Spain’s new Socialist prime minister, Pedro Sánchez, is reportedly changing the nation’s renewable-energy and climate-change policy and will now push for the EU to adopt more challenging environmental targets in ongoing talks.
Sánchez, who this month took over the government following a no-confidence vote against conservative Mariano Rajoy of the Popular Party, is apparently keen to change Spanish opposition to higher targets for renewable production.
The Spanish Socialist Party (PSOE) and EU said the new government had been in touch with the European council and commission to discuss a changed approach to environmental issues.
“We are going to change the narrative,” said a Sánchez’s aide. “The energy transition is not a whimsical issue.”
As the EU currently debates directives that will guide renewable policy until 2030, Spain had been among the less ambitious member states. “Spain was in a bloc with Poland,” said one PSOE source.
Seven countries, including Germany, France and Portugal, are advocating tougher targets, in line with the 2016 Paris climate agreement.
The “trialogue” of the commission, parliament and council, where all 28 member states are represented, are due this month to agree a percentage of energy that comes from renewable sources by 2030.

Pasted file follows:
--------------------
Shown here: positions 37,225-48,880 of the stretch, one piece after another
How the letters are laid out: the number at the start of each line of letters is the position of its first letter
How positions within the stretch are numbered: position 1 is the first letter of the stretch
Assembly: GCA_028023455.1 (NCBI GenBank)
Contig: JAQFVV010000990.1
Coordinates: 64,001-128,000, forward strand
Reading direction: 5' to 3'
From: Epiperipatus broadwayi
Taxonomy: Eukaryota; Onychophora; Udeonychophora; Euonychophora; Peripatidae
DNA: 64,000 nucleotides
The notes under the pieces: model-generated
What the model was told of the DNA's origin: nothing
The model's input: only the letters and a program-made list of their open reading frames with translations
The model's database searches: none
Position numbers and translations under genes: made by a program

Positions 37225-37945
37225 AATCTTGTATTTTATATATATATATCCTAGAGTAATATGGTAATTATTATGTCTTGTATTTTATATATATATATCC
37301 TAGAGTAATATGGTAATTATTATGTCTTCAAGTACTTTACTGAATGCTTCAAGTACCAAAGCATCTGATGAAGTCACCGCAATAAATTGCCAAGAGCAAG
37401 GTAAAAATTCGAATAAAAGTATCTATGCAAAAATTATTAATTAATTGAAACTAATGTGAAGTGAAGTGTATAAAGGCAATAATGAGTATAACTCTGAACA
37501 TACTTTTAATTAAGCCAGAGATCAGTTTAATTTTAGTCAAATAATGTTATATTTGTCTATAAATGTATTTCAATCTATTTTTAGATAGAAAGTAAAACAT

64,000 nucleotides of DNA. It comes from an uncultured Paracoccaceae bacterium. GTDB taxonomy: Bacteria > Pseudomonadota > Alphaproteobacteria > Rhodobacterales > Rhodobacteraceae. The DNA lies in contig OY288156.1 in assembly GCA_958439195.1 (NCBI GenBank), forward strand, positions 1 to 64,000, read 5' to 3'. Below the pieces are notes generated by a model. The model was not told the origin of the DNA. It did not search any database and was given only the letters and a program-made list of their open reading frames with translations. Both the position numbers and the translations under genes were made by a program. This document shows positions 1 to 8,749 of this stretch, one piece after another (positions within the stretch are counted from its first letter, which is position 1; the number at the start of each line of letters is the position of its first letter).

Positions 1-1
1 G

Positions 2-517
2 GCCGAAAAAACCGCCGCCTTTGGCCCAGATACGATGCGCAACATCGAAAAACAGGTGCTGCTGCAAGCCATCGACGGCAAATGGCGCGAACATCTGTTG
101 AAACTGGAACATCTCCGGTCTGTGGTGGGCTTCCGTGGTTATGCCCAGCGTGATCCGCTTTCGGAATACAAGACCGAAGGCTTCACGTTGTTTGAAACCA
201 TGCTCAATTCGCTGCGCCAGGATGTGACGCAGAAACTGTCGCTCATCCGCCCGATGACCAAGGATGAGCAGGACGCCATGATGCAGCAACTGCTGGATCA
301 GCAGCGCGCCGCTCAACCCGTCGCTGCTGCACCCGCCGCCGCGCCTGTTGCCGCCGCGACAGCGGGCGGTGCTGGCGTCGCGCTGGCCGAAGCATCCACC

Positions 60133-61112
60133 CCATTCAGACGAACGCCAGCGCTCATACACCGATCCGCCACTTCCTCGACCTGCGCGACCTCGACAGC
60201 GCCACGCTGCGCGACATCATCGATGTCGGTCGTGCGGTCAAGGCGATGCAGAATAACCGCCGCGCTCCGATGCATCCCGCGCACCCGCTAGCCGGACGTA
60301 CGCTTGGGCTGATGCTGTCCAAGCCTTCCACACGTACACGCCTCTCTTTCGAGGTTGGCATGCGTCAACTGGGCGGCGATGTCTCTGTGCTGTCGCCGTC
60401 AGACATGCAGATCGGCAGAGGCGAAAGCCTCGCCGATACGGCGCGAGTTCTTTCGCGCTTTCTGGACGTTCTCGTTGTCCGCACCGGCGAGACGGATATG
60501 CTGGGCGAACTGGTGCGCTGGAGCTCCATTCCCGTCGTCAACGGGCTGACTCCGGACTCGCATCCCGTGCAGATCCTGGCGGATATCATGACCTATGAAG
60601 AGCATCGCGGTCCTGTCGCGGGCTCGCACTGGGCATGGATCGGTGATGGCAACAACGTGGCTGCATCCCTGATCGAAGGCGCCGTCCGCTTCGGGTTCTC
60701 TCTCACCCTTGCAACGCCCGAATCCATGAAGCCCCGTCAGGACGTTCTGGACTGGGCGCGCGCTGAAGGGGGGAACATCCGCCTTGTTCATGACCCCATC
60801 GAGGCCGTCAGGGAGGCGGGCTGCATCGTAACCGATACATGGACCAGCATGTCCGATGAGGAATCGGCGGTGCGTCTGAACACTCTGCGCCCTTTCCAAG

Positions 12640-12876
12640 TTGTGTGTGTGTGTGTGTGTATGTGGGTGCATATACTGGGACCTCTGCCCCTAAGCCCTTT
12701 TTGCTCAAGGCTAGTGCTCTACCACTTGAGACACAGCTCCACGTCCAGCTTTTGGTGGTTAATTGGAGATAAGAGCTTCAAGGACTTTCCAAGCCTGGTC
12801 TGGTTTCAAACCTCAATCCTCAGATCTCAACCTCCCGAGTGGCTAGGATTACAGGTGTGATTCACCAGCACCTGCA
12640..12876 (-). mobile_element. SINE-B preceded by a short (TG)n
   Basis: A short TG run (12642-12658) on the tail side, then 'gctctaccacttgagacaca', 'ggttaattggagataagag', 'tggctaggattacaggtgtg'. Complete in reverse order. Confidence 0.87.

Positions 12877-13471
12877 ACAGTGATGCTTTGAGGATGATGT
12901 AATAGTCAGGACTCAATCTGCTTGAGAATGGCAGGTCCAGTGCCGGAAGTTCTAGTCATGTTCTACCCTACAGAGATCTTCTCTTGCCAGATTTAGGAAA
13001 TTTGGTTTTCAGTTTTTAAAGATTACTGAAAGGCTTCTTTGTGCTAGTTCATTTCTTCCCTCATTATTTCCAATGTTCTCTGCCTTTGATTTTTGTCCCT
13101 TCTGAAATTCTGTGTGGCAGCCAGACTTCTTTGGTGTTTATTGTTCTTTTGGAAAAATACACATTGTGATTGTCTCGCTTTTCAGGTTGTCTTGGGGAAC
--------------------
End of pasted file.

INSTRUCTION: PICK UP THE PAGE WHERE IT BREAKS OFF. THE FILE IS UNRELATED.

Under the Paris agreement, governments agreed to hold global warming to “well below 2°C”.
The Spanish ambassador to the EU has purportedly relayed Madrid’s altered position around the bloc.
The new approach is expected to be drawn out by the new environment minister, Teresa Ribera, in Brussels tomorrow (Monday).
“We intend to increase, to raise ambition on climate and the speed of the energy transition,” Ribera was quoted saying. “So to join forces with the progressive countries will be the key.”
She is expected to back the more ambitious renewables target of 35 per cent by 2030, in contrast to Rajoy’s acceptance of a 30-per-cent limit. The government could also scrap barriers to self-production and consumption of solar energy, such as the controversial “sun tax” that Rajoy’s government passed in 2015.
Spain has opposed measures from other member states to phase out the use of coal power.
The drafting of greener policies has previously blamed on antagonism between Madrid’s environment and climate ministries, with Socialist sources saying they would be united into a single ministry.
“If you want to encourage the energy transition, both ministries must be fused,” said José Blanco, a Socialist MEP. “Spain will return to the group of countries that work the most towards clean energy.”
Spain is well-placed to exploit renewable sources. Picture credit: PXHere